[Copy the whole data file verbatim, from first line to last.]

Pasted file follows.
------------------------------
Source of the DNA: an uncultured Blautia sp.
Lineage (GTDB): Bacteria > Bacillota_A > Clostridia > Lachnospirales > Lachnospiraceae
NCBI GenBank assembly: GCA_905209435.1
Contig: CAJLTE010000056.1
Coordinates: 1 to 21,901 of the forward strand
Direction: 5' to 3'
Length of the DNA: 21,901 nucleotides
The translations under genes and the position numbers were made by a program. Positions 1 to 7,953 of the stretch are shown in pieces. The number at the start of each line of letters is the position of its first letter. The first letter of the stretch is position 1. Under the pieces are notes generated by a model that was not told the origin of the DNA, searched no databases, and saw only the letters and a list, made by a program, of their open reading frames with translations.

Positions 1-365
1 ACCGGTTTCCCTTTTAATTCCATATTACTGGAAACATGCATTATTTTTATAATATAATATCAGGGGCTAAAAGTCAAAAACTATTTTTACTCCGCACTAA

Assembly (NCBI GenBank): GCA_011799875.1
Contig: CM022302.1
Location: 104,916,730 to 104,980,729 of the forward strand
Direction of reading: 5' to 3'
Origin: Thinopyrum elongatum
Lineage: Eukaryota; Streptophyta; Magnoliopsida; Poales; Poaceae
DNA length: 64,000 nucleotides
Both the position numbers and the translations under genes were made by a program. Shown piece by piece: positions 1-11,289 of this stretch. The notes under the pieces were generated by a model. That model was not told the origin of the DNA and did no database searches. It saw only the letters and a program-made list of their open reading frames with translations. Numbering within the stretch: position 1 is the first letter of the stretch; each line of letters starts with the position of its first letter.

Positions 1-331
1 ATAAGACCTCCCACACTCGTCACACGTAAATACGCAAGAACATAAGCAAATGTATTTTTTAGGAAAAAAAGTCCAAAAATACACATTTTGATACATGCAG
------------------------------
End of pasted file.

Source of the DNA: an uncultured Blautia sp.
Lineage (GTDB): Bacteria > Bacillota_A > Clostridia > Lachnospirales > Lachnospiraceae
NCBI GenBank assembly: GCA_905209435.1
Contig: CAJLTE010000056.1
Coordinates: 1 to 21,901 of the forward strand
Direction: 5' to 3'
Length of the DNA: 21,901 nucleotides
The translations under genes and the position numbers were made by a program. Positions 1 to 7,953 of the stretch are shown in pieces. The number at the start of each line of letters is the position of its first letter. The first letter of the stretch is position 1. Under the pieces are notes generated by a model that was not told the origin of the DNA, searched no databases, and saw only the letters and a list, made by a program, of their open reading frames with translations.

Positions 1-365
1 ACCGGTTTCCCTTTTAATTCCATATTACTGGAAACATGCATTATTTTTATAATATAATATCAGGGGCTAAAAGTCAAAAACTATTTTTACTCCGCACTAA

Assembly (NCBI GenBank): GCA_011799875.1
Contig: CM022302.1
Location: 104,916,730 to 104,980,729 of the forward strand
Direction of reading: 5' to 3'
Origin: Thinopyrum elongatum
Lineage: Eukaryota; Streptophyta; Magnoliopsida; Poales; Poaceae
DNA length: 64,000 nucleotides
Both the position numbers and the translations under genes were made by a program. Shown piece by piece: positions 1-11,289 of this stretch. The notes under the pieces were generated by a model. That model was not told the origin of the DNA and did no database searches. It saw only the letters and a program-made list of their open reading frames with translations. Numbering within the stretch: position 1 is the first letter of the stretch; each line of letters starts with the position of its first letter.

Positions 1-331
1 ATAAGACCTCCCACACTCGTCACACGTAAATACGCAAGAACATAAGCAAATGTATTTTTTAGGAAAAAAAGTCCAAAAATACACATTTTGATACATGCAG